Automaton "Pierrot writing to Colombine" to mark International Literacy Day
Today we are considering the musical automaton "Pierrot writing a letter to Colombine" in the light of the International Literacy Day on the one hand and post it under the heading "Exhibit in Detail" on the other one.
Automaton, created in the Parisian workshop of Gustave Vichy in 1880, is made as a figure of Pierrot, sitting on a chair at the curvaceous table, is mounted on wooden mahogany stand. The unfinished letter lies on the table with green felt insert and metal frame. Kerosene lamp stands on his left-hand side. Pierrot has picture face, eyes with moving eyelids; hat with velvet ribbon and pompons is on his light hair. He is dressed in white silk suit with red pompons, shirt with guipure collar and cuffs, socks and black leather shoes are on his feet. Pierrot holds goose-quill in his right hand, he leans his left hand on the tabletop. Musical movement with sound comb, pinned cylinder for two tunes, spring drive and control mechanism is mounted in the trunk, with winding key and activating lever on the left side.
When the movement is switched on, the music sounds, Pierrot raises and lowers his head, goose-quill in his right hand moves along the letter lines, the lamp illuminates the scene, and then his eyelids cast down. He seems to be asleep, the lamp fades. He opens his eyes, sees that the lamp went out, lowers his left hand to pick up the wick, the lamp is lighted again, he turns his head, moves his eye and continues to write.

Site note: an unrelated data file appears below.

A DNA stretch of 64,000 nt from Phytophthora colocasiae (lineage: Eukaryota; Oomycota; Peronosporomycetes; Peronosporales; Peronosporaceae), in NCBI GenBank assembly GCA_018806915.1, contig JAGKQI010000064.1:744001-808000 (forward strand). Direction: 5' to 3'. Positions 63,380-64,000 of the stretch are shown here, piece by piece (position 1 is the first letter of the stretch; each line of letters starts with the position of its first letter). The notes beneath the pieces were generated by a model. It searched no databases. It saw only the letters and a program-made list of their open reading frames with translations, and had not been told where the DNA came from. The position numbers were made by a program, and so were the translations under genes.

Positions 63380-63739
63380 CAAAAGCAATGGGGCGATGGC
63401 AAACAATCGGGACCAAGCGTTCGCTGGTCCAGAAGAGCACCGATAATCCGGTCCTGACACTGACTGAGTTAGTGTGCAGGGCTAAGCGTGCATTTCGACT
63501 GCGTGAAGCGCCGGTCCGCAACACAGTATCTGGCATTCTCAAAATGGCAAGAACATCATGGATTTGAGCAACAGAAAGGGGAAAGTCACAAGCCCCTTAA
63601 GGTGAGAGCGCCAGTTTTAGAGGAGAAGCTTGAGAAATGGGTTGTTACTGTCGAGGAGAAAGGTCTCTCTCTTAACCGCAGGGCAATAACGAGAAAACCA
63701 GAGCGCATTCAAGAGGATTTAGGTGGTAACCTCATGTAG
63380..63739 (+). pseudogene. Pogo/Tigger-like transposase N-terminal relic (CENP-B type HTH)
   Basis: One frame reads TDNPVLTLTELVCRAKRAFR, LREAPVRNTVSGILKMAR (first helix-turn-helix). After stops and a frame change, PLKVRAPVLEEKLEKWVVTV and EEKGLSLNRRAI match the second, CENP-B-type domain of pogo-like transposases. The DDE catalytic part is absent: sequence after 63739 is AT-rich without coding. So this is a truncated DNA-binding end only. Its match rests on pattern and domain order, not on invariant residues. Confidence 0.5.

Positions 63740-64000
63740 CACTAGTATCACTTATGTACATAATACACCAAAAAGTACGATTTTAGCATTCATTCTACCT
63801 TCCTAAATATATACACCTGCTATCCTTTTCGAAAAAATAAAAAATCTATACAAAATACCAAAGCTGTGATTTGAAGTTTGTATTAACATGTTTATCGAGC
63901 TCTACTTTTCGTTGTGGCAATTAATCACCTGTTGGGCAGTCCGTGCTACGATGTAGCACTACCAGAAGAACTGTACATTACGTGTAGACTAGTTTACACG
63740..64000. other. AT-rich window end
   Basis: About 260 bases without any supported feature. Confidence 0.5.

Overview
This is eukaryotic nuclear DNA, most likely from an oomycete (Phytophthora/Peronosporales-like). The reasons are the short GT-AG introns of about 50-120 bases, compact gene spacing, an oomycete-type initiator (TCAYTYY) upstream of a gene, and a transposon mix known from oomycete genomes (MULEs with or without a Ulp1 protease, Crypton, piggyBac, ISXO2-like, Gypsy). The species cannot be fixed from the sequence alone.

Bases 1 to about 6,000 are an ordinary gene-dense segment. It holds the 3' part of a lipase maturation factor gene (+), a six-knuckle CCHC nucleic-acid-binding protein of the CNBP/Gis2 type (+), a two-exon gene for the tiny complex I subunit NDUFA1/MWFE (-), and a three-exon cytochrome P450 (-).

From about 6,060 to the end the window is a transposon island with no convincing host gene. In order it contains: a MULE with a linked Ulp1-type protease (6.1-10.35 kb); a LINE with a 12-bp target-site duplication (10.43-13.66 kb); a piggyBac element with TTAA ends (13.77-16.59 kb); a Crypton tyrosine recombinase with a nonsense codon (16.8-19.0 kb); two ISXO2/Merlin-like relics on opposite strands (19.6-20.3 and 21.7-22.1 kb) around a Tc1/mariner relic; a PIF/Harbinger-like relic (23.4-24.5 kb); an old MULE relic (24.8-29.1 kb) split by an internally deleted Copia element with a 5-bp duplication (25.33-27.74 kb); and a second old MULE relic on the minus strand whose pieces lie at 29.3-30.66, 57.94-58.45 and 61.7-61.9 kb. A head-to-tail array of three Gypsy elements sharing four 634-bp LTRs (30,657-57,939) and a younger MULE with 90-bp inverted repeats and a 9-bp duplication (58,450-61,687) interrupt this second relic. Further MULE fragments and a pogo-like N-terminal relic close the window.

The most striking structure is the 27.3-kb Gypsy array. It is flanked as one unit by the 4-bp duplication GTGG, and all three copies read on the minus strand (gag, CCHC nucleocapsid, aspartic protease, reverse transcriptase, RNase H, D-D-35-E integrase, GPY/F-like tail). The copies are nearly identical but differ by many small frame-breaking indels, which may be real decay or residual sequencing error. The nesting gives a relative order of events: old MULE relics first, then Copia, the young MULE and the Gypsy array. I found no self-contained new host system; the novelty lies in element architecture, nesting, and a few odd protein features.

International Literacy Day is celebrated on September 8. UNESCO established the holiday in 1966. The holiday is celebrated for the 57th time this year.
Literacy, that is the acquired skills to read and write, has been considered a very important habit pattern since ancient times, and a good speller had higher status. In all five ancient civilization sites of the world, written language was invented and, consequently, literacy developed. They are Ancient Egypt, Mesopotamia, Indus Valley, China and Mesoamerica.
In Russia, the spreading of skills to read and write was connected with the adoption of Christianity. Translations appeared, especially, of course, the church and religious literature. Centuries of Tatar-Mongol yoke put a crimp in the development of literacy. Princes and boyars did not know A from B, even among the clergy there were very few literate people.
Literacy is more than just knowing how to write, read and count. For many, it is an opportunity to cognize the mysteries of the universe, learn the basics of the exact sciences, and excel in their chosen field of activity. Initially, the concept of literacy was meant to define the level of reading mastery and writing skills according to the native language norms. Within the context of the everyday world, this concept has acquired a broader meaning and is used nowadays to denote the degree of knowledge in various spheres of human activity. Nowadays, it is increasingly common to hear people talk not only about language literacy, but also about political literacy, techno literacy and computer competence, geographical and environmental awareness, legal and economic competences or skillfulness and other types of literacy and awareness. All these types of literacy are separate networks of semiotic systems and the skills needed to operate their elements.
International Literacy Day is now celebrated around the world, with activities involving many nations, governmental and non-governmental organizations, individuals, communities of all kinds, as well as teachers and tutors, scientists and experts, school pupils and students.